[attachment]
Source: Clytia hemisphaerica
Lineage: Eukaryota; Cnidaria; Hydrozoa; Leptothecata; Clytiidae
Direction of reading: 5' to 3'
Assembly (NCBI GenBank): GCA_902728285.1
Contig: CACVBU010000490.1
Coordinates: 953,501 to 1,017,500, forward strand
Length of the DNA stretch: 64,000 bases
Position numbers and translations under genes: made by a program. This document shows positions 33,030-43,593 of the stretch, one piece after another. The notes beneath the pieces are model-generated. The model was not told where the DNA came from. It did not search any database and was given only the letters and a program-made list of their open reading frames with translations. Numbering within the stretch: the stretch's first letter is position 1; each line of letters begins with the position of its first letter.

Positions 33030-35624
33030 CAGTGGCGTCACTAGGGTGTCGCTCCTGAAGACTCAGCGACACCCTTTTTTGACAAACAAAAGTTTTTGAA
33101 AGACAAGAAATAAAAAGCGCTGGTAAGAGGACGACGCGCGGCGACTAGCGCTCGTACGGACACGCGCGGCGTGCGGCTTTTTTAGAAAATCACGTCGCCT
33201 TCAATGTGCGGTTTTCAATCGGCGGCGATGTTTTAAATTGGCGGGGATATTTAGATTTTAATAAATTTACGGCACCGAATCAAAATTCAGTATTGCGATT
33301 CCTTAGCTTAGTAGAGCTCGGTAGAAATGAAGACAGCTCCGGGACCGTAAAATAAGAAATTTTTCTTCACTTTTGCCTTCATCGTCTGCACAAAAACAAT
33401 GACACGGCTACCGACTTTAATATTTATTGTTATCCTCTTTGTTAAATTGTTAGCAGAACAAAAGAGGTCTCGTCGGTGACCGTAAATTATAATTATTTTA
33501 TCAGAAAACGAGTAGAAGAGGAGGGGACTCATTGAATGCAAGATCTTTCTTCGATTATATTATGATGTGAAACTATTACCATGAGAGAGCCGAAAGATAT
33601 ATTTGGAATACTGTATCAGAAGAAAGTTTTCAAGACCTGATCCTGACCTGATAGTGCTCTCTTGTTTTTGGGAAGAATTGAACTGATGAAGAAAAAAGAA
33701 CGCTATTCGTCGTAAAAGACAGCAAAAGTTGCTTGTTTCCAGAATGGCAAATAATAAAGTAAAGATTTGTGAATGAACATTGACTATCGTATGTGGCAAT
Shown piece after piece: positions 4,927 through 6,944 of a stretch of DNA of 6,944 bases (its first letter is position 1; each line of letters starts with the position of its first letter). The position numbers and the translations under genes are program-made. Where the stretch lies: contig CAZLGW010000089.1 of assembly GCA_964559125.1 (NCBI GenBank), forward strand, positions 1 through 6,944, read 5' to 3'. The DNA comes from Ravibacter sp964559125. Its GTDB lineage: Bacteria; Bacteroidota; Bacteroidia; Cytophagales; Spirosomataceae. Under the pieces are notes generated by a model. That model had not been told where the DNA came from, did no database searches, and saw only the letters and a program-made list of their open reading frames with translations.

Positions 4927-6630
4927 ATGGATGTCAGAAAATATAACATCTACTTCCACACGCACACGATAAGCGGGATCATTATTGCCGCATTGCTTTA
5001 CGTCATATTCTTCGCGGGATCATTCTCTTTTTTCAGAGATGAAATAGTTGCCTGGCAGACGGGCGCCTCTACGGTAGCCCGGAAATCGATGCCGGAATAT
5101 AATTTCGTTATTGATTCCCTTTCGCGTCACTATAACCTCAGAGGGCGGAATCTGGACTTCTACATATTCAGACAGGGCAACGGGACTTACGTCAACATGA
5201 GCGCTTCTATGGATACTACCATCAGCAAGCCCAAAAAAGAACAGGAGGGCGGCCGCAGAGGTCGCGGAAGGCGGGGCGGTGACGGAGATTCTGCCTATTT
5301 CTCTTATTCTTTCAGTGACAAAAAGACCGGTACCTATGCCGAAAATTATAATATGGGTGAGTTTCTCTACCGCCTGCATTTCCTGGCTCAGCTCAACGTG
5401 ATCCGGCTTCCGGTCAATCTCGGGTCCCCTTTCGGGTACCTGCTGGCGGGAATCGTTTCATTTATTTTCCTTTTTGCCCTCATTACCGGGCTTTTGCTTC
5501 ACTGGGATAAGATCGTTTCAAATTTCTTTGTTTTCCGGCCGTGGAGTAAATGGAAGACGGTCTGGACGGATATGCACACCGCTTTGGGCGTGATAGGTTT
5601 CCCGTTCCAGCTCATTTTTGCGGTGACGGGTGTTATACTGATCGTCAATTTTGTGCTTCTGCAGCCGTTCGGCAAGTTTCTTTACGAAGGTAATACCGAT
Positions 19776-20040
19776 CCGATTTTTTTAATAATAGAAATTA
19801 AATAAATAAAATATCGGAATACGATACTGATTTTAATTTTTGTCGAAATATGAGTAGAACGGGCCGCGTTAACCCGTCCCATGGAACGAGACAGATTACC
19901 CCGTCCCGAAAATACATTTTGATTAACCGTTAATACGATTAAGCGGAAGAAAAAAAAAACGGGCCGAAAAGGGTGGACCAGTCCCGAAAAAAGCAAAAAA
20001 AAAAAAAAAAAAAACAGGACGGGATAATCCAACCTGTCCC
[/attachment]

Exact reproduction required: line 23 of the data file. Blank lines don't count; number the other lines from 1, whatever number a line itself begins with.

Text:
5201 GCGCTTCTATGGATACTACCATCAGCAAGCCCAAAAAAGAACAGGAGGGCGGCCGCAGAGGTCGCGGAAGGCGGGGCGGTGACGGAGATTCTGCCTATTT